Symptoms of a neuroendocrine tumor may include:
- Pain in the abdomen
- Nausea or vomiting
Screening for NETs will consist of urine or blood tests to check hormone levels, in addition to CT, MRIs or PET scans, to see the size of the tumor. A biopsy is also done to confirmed whether the tumor is a neuroendocrine tumor.
Colon Cancer: A Silent Killer
Dr. Heather Yeo, a colorectal surgeon and surgical oncologist at Weill Cornell Medicine and New York-Presbyterian, previously told SurvivorNet, “Colon cancer is considered a silent and deadly killer.
“What happens is people often don’t know that they have colon cancer. They don’t have any symptoms. That’s why we screen for colon cancer in the United States.”
“You should be screened for colon cancer, even if you have no family history. Once you have your initial screening colonoscopy, if there are no polyps and you have no high-risk factors, usually once every 10 years is fine,” she advises.
“Colon cancer is a slowly progressing cancer. If you have any family history of colon cancer, you should be screened about 10 years before your family member had colon cancer. So if you have a family member that was 53, you should be screened at 43.”
Screening for Colon Cancer
Luckily, most colon cancers can be prevented through routine screenings. Colon cancer screenings usually involve a colonoscopy, in which a long thin tube attached to a camera is used to examine the colon and rectum.
The advantage of a colonoscopy is that your doctor can remove any polyps found during the test before they turn into cancer. If no polyps are discovered, the next screening won’t be needed for about 10 years.
A colonoscopy isn’t the only colon cancer screening test. There are other options, including stool tests that detect blood or DNA, and flexible sigmoidoscopy, which checks only the lower third of your colon.
Ask your doctor whether any of these tests would be good additions to a colonoscopy, based on your risks and/or personal preferences.
“We know that colon cancers can be prevented when polyps are found early,” Dr. Yeo added. “Lowering the screening age helps somewhat with this, but access to care is a real problem.”
The American Gastrointestinal Association lowered the recommended initial age for a colorectal screening from 50 to 45.
“The fact that we have now reduced the screening age to 45 is a huge step,” Michael Sapienza, CEO of Colorectal Cancer Alliance, told SurvivorNet in an earlier conversation.
“It will allow us to potentially screen 15 million more eligible Americans a year and will certainly save lives. I also think what it’ll do is bring much-needed attention that even if you’re younger than 45 you should be paying more attention. I think that’s also a really important message.”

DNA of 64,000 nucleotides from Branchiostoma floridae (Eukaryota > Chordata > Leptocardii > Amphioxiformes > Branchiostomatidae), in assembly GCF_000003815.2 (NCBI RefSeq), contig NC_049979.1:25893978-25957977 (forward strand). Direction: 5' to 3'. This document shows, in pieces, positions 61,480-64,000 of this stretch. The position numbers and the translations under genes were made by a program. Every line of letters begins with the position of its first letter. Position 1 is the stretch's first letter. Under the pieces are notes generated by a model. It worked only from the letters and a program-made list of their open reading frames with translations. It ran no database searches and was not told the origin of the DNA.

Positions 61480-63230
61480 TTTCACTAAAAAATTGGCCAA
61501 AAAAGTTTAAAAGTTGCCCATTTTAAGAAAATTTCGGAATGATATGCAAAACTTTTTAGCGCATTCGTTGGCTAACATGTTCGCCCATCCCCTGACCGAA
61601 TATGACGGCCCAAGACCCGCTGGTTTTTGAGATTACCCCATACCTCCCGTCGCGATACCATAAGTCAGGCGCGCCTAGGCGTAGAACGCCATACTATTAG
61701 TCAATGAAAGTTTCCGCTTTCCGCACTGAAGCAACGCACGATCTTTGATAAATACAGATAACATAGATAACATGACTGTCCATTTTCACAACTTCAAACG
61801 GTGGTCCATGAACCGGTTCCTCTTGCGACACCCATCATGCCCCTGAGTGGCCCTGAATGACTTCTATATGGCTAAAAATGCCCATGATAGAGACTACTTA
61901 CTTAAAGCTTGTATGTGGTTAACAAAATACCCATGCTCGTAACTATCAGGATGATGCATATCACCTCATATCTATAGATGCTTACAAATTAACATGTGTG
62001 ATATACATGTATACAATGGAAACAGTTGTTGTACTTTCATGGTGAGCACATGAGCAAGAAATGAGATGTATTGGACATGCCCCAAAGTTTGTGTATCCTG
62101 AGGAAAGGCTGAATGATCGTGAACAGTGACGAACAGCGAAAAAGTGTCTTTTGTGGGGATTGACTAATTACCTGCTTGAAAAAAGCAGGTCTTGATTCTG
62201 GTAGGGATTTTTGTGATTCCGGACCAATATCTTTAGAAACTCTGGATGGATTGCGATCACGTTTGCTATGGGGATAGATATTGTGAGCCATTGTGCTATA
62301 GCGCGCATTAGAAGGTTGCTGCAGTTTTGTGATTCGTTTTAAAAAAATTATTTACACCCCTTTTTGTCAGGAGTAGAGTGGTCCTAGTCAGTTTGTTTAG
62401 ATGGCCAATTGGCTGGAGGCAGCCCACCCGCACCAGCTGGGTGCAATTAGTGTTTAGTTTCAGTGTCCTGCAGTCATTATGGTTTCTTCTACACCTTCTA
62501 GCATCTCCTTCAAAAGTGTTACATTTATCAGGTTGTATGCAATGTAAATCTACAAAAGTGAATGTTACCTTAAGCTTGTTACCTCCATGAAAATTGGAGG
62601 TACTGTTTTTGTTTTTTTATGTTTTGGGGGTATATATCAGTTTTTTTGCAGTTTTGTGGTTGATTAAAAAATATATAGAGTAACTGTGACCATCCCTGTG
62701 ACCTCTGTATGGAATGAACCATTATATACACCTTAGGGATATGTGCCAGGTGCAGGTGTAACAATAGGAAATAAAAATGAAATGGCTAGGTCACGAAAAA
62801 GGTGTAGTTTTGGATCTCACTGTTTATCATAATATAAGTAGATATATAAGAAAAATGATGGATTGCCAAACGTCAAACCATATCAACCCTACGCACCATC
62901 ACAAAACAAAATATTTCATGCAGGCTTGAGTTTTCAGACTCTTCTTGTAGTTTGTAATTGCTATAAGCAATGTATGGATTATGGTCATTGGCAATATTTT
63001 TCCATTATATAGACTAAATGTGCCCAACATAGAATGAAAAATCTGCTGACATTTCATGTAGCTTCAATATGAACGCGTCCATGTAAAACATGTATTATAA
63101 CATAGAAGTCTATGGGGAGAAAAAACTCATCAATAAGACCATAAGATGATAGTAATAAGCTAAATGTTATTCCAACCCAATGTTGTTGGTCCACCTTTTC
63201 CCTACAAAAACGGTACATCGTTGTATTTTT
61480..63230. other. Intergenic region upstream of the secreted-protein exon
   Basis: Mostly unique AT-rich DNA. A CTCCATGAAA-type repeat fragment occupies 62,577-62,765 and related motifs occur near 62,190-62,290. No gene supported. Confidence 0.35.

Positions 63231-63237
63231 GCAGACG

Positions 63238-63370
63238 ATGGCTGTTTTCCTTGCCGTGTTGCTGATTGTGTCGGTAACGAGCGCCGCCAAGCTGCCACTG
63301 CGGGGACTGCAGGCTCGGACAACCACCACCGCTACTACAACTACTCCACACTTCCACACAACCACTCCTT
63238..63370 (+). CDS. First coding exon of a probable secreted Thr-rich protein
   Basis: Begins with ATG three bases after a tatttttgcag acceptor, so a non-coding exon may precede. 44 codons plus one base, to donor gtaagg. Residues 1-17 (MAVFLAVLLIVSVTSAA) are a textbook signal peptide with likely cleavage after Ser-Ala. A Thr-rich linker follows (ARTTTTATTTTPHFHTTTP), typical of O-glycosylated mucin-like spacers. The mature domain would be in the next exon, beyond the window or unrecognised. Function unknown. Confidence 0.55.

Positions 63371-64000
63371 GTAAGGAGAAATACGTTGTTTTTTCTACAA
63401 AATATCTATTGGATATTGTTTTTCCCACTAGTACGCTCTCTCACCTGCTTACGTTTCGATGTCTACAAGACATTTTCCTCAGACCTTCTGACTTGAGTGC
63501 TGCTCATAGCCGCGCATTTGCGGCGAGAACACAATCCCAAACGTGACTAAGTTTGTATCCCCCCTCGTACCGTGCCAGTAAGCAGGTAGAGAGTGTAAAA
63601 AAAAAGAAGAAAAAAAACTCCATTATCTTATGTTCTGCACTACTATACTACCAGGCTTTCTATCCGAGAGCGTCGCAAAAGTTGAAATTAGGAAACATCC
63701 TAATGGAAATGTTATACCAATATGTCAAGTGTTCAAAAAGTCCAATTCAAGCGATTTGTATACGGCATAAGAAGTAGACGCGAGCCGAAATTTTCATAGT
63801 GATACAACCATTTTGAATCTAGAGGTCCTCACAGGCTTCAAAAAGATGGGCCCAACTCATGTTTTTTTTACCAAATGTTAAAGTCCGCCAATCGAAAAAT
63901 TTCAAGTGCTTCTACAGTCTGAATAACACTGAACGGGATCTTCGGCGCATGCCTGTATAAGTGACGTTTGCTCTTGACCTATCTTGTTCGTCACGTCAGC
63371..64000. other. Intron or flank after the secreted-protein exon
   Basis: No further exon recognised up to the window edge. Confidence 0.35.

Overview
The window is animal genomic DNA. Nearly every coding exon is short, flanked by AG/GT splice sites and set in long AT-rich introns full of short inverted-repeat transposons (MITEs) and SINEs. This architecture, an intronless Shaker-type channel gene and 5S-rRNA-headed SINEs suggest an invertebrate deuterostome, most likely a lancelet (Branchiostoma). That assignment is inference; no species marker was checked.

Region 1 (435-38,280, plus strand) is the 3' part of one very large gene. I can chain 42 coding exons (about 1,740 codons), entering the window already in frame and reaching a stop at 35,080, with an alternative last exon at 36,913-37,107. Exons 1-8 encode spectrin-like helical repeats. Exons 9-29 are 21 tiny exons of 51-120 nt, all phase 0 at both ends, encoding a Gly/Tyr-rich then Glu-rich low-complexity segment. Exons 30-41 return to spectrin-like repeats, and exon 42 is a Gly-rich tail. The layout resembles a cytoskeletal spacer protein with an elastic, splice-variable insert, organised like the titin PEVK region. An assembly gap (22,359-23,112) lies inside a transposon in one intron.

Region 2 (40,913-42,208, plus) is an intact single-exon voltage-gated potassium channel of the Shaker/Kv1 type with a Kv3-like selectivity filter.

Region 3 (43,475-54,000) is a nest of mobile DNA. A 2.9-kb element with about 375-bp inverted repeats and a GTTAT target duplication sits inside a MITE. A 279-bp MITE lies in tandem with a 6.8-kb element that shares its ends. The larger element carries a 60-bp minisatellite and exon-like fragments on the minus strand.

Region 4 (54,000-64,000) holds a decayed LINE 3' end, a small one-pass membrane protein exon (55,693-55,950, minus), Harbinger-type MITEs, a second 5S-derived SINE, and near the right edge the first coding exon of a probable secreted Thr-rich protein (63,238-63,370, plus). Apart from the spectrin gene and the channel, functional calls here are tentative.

Questions for Your Doctor
If you are concerned about symptoms you’re experiencing or your risk of developing colorectal cancer, here are some questions you may consider asking your doctor:
- Do you recommend I get a colonoscopy, even if I am younger than the recommended age?
- Which of my symptoms are similar to those from colorectal cancer?
- How can I prepare for the colonoscopy?
- What will the results tell me?
- When should I come back to reassess my symptoms/condition?
Colon Cancer Symptoms and Risk Factors
Despite more young people getting diagnosed with colon cancer, people older than 50 years old are still at the greatest risk, with this age group making up about 90% of the cases.
Other risk factors for developing colon cancer include:
- Having inflammatory bowel disease
- Having a family history of colon cancer
- Not exercising very often
- Eating a diet high in meat
- Being overweight or obese
- Using excessive alcohol and tobacco
Colon cancer symptoms and warning signs include:
- Change in bowel movement
- Bloody stool
- Diarrhea, constipation or feeling the bowel does not empty completely
- Unexplained weight loss
- Constant abdominal pain or cramps
If you notice concerning symptoms or changes to your body, it’s important to discuss them with your doctor promptly.
Have a Rare Disease? Here are Some Resources
All sorts of feelings of anxiety, fear, and loneliness can come with the diagnosis of a rare disease, like the one Antonia Hylton battled. But it’s important to know you’re not alone. Below are some helpful resources for the many people affected by lesser-known or less-researched diseases.
Academic Centers and Comprehensive Care Centers
For some rare disease warriors, community centers provide great treatment options. But for people with rare conditions, cancer or otherwise, more specialized care may be required. In that case, the most effective place to find a specialist is often at academic centers and comprehensive care centers.